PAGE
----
Seth Wickersham’s excellent piece about the building feud between Patriots owner Robert Kraft, coach Bill Belichick and quarterback Tom Brady is one of the hotter things on the Internet now, for good reason. It offers great insight into how people wear on each other — it’s like one of those great VH1 “Behind the Music” Documentaries that way — and also how success blows up ego.
Of course, the only takeaway I got out of it was: “Oh, so THAT is why the Browns didn’t get Jimmy Garoppolo.”
The Browns coveted Garoppolo, or at least it was reported that they did. It’s always hard to tell with the Browns because they have nineteen different decision makers, all of whom seem to have the same level of authority, and so it is never entirely clear who wants what. But it was reported that the Browns tried very hard during the offseason to get Garoppolo and were rebuffed by Belichick. At the time the best guess was that the Browns probably were just not offering enough because, as you can see in every aspect of the team, they lack commitment.
But Seth’s story suggests — and I tend to believe this — that the Browns couldn’t get Garoppolo then because Belichick wasn’t going to trade him; he had already decided in his mind that the kid was the Patriots’ next quarterback. Belichick is a famously unsentimental man. He made his first big splash as a head coach by dumping Bernie Kosar in Cleveland, this at a time when Kosar was basically the city’s patron saint. And the most critical decision he made in his early days with the Patriots was telling Drew Bledsoe that during the time that he was out with an injury he had lost his job to Tom Brady, a famous no-no in NFL. You’re not supposed to lose your job when injured. Belichick doesn’t care about such etiquette.
So, I tend to believe that while Tom Brady was — and still is — yapping about playing until he was 45, Belichick was going to have his succession plan in place. And knowing Belichick: Succession was going to come sooner rather than later. Brady would begin to show a little wear and tear and, blammo, in comes Super Jimmy.
Kraft wasn’t having it. As the story says, Kraft told Belichick to trade Garoppolo — he apparently wanted to clear the decks for Brady, who has played with typical brilliance at age 40. Kraft buys that Brady’s greatness will never end, a trap that people of all kinds have fallen into since the dawn of time.
But that’s the Patriots problem. I don’t care about them.
What I do care about is that Garoppolo is clearly a star in the making, and the Browns loved the guy in the offseason, and so why didn’t the Browns get him after Kraft’s order? The Browns certainly could have made the best offer; they have 10 trillion draft picks. The Browns had, just a year earlier, made a deal with Belichick for linebacker Jamie Collins. So why not Cleveland?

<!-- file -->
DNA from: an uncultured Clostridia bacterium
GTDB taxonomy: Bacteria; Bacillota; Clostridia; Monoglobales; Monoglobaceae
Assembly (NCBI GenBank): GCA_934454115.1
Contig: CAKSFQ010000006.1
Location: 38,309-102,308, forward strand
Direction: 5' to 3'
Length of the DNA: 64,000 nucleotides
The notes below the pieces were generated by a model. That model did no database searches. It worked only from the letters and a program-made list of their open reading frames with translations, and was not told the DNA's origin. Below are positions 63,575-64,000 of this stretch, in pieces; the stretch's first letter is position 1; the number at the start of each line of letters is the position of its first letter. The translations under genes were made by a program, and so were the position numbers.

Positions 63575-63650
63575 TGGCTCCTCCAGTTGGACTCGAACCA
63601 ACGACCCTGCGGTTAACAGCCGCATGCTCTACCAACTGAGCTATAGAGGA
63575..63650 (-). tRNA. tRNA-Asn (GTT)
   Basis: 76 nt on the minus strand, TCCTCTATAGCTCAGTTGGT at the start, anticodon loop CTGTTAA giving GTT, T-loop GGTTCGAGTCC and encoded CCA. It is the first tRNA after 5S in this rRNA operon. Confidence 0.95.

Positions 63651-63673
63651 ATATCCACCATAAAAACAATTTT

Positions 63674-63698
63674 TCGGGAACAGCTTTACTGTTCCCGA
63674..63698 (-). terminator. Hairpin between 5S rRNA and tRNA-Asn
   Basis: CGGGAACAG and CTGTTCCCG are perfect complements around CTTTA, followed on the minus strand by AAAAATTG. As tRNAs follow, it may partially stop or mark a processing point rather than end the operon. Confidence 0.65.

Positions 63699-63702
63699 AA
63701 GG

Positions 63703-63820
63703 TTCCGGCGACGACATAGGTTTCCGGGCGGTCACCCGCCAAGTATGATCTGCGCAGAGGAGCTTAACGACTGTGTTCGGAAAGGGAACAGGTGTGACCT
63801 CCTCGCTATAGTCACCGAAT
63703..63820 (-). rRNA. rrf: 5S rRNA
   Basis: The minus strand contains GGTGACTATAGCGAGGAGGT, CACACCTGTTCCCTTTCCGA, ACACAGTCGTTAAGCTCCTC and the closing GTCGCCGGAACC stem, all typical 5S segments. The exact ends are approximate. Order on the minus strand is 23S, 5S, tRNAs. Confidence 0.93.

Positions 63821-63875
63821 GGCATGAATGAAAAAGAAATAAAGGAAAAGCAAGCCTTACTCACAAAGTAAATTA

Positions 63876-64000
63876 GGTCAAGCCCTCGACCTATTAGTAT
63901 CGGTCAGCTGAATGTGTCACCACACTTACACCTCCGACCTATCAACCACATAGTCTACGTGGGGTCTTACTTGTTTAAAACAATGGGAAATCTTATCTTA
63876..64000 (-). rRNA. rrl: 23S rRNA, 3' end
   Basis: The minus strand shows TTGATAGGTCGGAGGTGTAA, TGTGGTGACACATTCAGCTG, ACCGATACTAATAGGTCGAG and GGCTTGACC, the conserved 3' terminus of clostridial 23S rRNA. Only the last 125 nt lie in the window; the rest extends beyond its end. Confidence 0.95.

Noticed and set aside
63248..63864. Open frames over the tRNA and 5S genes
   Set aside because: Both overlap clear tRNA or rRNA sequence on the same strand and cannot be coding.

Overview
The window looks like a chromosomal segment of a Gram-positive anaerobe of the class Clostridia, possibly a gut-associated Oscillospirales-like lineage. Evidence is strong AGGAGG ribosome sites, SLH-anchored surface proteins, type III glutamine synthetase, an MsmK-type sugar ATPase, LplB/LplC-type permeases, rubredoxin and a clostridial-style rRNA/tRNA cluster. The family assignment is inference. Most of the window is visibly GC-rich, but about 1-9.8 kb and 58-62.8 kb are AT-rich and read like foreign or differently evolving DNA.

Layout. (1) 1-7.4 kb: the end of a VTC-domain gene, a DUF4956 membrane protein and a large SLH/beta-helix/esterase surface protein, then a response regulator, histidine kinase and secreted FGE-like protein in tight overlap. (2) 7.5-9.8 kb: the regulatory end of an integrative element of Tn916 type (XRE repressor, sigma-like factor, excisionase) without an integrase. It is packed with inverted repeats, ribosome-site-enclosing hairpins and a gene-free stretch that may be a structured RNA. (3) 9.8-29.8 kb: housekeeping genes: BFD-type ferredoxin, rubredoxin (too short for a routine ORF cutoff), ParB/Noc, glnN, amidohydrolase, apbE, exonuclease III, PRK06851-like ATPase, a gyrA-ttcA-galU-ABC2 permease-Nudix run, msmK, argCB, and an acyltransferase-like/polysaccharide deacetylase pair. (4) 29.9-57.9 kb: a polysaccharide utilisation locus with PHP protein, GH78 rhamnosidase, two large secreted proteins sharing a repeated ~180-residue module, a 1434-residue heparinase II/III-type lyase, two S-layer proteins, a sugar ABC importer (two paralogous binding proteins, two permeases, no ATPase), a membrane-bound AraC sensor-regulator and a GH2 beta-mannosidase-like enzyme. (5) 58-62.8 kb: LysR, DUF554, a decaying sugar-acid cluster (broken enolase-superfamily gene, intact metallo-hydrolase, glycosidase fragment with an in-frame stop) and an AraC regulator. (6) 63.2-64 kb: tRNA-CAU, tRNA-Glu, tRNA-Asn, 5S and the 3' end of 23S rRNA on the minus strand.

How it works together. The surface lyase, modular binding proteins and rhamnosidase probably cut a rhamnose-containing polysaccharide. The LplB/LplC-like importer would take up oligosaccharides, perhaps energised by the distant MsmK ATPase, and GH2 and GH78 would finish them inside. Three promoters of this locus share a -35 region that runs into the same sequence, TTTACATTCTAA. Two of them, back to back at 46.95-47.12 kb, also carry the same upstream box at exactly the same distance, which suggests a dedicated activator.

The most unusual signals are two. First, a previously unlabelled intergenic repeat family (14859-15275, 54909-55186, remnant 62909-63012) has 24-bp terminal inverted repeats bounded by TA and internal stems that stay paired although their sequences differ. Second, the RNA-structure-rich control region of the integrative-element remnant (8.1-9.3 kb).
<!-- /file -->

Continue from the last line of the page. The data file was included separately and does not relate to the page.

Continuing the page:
This is the part of Seth’s story that gets me.
1. The Patriots obviously think that the Browns are a joke. This puts them in crowded company, yes, but there is a specific mention of the Browns in the story — it is a quote from an unnamed Patriots employee about trading Garoppolo. “If we trade Jimmy,” this person said, “we’re the Cleveland Browns, with no succession plan.”
This is what the Browns have done to themselves; they have become a punch-line all across the NFL not just because of their unprecedented losing but because of how stupidly they run things. This has multiple effects, some that go unseen. In this case, it probably meant that the Patriots would view trading a player to Cleveland as a PUNISHMENT. That would explain why Belichick traded linebacker Collins to Cleveland last year; it seems he and the coaches were sick of Collins just doing whatever he wanted on the field. What to do? Send him to Cleveland. It is the NFL’s version of Siberia.
Belichick had no interest in PUNISHING Garoppolo. Hell, Belichick wanted to keep him. He was irritated at the least, outraged at the most (and probably outraged) that his owner was making him deal a young quarterback who Belichick knew could be a star. There was no way he was going to burden Garoppolo with the Cleveland experience.
And this led to:
2. Belichick didn’t put Garoppolo on the market. Instead, he very specifically called 49ers coach Kyle Shanahan — at least in part because of his admiration for Kyle’s father Mike — and basically said: “Hey, you want Garoppolo? I’ll give him to you for a second-round pick.”
And that’s how the 49ers got the guy who looks like a franchise quarterback while the Browns clowned around in their now-legendary failed effort to trade for Bengals backup A.J. McCarron.
So the biggest loser in Seth’s villain-filled story about the Patriots? Right. The Cleveland Browns.